Knack 2 Review – Shiny and bland
Knack felt very underwhelming for a console launch title when it was released back in 2013.
While it looked the part (in spite of the odd visual glitch) playing it was an interminable slog. It wasn’t a terrible game by any standards, but players found the lion’s share of the game was taken up with button-mashing fights, thanks to a rather thin combat system.
Other than that, they spent an awful lot of time trundling through platforming levels that lacked any imagination in their design. Bluntly, Knack wasn’t a great advertisement for the PS4.
Knack 2 addresses a lot of these issues; the visuals are crisp, the combat has had some depth added to it and the platforming sections have more puzzles in them. That having been said, Knack 2 still struggles to be considered anything other than average, and that’s because it’s a very similar experience to its predecessor.
Knack 2 kicks off with the titular creature and his pals Lucas and Ryder arriving at a site filled with ancient goblin ruins. Not long after they start exploring it, the dormant robot warriors scattered about the the site start coming back to life.
After reducing a decent amount of them into spare parts, the trio of adventurers check in with Doc and an order of monks and then head out to find out what’s causing the goblin robots to reanimate. Naturally, this involves a lot of jumping and smashing of enemies.
As has been mentioned, Knack 2 has more depth to its combat mechanics than its predecessor. As players make their way their way through the levels, they’ll be able to unlock new attacks such as a power-punch and a ranged attack that ties up foes for a limited amount of time. They can also fill out an upgrade tree, which offers a new set of moves based on speed, strength and so on.
While the new moves are welcome additions, players will find themselves relying on them more and more, and so a series of unlockables meant to make combat a more varied affair end up making things just as repetitive as before.
Knack’s gimmick of being able to shrink to a pint-sized imp and then back to a towering mass of blocks at a touch of a button is back. This is mainly used in platforming – Knack’s smaller size allows him to access slender ledges and dodge threats – and in sections where players have to trundle through a series of vents. Occasionally this mechanic is used in conjunction with the odd puzzle, but they’re hardly challenging.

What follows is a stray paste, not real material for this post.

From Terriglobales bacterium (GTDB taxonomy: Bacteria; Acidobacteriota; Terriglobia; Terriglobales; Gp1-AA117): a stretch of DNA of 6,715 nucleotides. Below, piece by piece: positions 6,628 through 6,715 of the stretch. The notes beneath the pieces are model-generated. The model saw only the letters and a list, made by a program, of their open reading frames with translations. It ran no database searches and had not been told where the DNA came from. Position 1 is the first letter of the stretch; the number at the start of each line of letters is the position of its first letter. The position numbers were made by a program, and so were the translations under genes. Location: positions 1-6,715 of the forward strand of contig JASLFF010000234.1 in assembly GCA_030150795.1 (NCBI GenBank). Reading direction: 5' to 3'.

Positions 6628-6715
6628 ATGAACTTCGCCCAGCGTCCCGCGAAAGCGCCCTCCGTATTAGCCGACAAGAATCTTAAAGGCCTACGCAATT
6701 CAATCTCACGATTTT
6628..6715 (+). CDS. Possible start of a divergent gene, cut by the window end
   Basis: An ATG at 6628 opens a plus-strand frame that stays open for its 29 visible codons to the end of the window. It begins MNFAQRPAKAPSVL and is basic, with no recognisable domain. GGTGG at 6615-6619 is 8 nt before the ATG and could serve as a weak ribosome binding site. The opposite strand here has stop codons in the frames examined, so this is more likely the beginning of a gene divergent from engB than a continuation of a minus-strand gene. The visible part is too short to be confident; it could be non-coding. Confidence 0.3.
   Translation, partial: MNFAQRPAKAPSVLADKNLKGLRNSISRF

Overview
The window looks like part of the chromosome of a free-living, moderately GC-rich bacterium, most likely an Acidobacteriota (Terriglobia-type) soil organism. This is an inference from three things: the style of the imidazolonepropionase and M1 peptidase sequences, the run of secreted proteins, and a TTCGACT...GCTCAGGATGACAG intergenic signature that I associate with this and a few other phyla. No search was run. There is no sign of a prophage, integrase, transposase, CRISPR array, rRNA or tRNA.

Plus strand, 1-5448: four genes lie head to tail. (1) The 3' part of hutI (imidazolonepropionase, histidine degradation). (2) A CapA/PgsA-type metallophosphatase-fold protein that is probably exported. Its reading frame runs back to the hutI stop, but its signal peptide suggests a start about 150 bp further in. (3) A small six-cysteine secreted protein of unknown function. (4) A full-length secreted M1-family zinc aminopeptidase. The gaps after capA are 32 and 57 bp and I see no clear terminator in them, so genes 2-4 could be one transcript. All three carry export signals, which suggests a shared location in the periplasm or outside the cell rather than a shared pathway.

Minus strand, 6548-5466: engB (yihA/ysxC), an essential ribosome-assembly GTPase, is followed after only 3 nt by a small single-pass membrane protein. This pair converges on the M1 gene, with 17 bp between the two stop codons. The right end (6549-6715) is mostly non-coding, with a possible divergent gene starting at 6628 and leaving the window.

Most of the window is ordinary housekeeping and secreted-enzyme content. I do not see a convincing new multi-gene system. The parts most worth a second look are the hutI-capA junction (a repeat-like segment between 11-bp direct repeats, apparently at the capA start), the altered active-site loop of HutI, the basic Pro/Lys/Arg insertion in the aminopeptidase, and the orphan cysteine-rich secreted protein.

Players can augment Knack with certain elements in his environment, including ice, metal and glass (that gifts him stealth), but this marks the return of a mechanic from the first game. It’s hardly innovative. On top of that the Sunstone mechanic has been tweaked; now, rather than offer extra attacks, they provide a layer of protection – once again, not exactly groundbreaking stuff.
The game’s story is also underwhelming. It’s mainly a thin framework to hang uninspired levels and numerous fights on filled with characters who are at best largely forgettable and at worst obnoxious. There’s a twist in the plot, which is probably designed to give the proceedings some sort of punch, but since it’s telegraphed in one of the opening levels, it’s not much of a surprise when it arrives.
The game will take players roughly 14 or so hours to complete. Once that’s done the New Game + mode is unlocked (that allows players to replay the game keeping all the upgrades they earned), as are the Time and Coliseum modes. A two-player co-op mode rounds out the package.
So to recap, Knack 2 boasts deeper combat than its predecessor (that most players won’t bother with), an upgrade system and new collectibles (that feel like window dressing) and better platforming puzzles (that won’t challenge any Mario or Rayman veterans). Oh, the checkpoints aren’t as far apart this time, which is a big improvement.
Knack 2 Review – Verdict
So Knack 2 is essentially the same experience as the first Knack with a few bells and whistles thrown in for good measure. It’s by no means a terrible game, and if you’re after some family friendly fare, you could do worse. The problem is, you could also do a lot better and with two Lego games on the horizon, it might be worth hanging onto your money. Hey, at least it isn’t being sold at full price.
- Knack 2 was reviewed on a PS4. A digital copy was supplied by the publisher.